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Acute medicine: Wikis


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Acute medicine is that part of internal medicine concerned with the immediate and early specialist management of adult patients with a wide range of medical conditions who present in hospital as emergencies.[1] It developed in the United Kingdom in the early 2000s as a dedicated field of medicine, together with the establishment of acute medical units in numerous hospitals.[1] Acute medicine is not identical to emergency medicine, which is limited to the management of people attending the emergency department.[1]


The field developed in the United Kingdom after the Royal College of Physicians of Edinburgh and the Royal College of Physicians and Surgeons of Glasgow published a joint report in 1998 emphasising the importance of appropriate care for people with acute medical problems.[1][2] Further reports led to the development of acute medicine as a dedicated specialty, and in 2003 it was recognised by the Specialist Training Authority as a subspecialty of general medicine.[1]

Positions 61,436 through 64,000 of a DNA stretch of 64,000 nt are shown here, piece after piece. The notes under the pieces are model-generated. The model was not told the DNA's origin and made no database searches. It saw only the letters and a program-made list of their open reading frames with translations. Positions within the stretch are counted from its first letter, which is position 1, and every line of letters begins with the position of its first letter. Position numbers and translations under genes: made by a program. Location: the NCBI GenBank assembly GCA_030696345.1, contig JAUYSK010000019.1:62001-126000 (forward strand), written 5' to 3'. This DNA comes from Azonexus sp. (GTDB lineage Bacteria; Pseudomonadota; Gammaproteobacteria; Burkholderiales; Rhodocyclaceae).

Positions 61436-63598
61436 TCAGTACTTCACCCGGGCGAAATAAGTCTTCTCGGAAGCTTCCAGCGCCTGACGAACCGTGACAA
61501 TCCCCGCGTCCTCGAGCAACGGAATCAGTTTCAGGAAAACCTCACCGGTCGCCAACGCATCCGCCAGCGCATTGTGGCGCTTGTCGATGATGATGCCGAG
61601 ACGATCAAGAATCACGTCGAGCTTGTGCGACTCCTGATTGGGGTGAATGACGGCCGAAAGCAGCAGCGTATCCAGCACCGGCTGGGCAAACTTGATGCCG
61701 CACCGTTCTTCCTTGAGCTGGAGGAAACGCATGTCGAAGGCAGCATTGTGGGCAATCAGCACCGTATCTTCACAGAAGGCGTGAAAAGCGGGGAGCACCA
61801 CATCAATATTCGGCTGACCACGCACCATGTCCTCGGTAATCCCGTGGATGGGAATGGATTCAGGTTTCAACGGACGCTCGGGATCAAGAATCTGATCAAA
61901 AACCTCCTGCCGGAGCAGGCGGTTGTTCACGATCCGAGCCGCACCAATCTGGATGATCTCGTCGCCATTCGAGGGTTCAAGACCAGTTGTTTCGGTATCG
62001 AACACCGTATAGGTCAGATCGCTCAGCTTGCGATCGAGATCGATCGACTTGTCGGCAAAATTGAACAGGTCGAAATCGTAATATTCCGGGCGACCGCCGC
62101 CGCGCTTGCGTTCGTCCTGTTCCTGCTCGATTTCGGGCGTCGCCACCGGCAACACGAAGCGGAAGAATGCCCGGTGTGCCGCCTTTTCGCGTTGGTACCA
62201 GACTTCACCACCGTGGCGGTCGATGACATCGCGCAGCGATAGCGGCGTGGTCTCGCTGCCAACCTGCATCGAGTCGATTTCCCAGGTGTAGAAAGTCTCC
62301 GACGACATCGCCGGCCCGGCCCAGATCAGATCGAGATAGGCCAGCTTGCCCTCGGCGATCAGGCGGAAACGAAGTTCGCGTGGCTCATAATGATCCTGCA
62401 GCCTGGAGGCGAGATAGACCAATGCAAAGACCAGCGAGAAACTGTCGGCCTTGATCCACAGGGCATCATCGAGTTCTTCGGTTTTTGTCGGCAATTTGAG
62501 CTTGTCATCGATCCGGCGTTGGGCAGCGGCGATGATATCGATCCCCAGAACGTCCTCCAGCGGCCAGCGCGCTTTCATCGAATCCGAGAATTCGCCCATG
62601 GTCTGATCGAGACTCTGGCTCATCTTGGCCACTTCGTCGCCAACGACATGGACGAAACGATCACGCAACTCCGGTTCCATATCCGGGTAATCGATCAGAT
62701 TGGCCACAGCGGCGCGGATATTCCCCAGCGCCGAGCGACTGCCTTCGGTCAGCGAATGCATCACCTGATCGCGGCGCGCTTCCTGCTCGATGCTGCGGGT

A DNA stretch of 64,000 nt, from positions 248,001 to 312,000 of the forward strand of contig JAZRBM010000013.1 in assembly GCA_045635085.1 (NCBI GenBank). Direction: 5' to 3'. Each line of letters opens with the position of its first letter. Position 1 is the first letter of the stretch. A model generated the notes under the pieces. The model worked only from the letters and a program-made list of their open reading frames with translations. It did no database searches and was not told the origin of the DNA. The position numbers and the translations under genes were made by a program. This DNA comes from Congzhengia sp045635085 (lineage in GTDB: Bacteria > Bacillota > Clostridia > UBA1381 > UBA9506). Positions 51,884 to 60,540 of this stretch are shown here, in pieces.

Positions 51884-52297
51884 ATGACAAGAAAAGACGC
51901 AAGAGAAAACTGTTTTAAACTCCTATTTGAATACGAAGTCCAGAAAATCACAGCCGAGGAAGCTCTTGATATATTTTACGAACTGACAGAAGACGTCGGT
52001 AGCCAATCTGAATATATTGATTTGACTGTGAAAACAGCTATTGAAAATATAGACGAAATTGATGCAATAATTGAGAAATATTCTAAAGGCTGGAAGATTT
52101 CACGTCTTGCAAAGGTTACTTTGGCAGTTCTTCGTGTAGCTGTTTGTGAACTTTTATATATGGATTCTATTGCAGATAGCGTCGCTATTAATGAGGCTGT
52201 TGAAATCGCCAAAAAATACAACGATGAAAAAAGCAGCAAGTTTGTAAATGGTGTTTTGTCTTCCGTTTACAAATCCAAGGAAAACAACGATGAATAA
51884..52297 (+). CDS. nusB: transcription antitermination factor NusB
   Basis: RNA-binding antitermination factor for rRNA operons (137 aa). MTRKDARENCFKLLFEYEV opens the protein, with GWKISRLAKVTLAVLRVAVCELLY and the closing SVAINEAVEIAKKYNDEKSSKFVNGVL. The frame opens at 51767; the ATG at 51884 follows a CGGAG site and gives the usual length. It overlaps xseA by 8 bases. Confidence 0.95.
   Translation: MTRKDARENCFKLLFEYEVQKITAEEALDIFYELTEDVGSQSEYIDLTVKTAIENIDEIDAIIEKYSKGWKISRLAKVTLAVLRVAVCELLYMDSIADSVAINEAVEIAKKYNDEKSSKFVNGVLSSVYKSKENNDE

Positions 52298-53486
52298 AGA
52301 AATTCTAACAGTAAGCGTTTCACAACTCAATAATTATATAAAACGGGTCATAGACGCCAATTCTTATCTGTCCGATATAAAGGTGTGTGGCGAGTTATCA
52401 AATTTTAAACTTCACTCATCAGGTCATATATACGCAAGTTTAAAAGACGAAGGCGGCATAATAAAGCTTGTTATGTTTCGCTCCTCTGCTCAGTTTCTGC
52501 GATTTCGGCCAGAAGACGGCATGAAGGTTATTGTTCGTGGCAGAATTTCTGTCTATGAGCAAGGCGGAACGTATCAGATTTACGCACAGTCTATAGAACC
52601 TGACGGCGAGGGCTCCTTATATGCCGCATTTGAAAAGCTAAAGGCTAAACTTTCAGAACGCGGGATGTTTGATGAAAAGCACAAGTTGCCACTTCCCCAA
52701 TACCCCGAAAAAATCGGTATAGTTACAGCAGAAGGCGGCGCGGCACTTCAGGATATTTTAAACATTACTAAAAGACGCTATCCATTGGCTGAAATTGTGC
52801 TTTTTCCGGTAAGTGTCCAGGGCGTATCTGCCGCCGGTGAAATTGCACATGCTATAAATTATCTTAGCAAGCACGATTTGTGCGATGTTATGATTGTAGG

Around the same time, it was recognised that care for acutely admitted patients should ideally be concentrated in "medical assessment units" (MAUs). A physician experienced in the management of acute medical problems could assess and treat these patients in the most appropriate fashion for the first 48 hours of their admission, aiming either for an early discharge with appropriate outpatient follow-up or transfer to a specialist ward.[1]


  1. ^ a b c d e f Dowdle JR (November 2004). "Acute medicine: past, present, and future". Emerg Med J 21 (6): 652–3. doi:10.1136/emj.2003.012211. PMID 15496684. PMC 1726512.  
  2. ^ Royal College of Physicians (April 1998). Acute Medical Admissions and the Future of General Medicine. Edinburgh and Glasgow: Scottish Intercollegiate Working party.  


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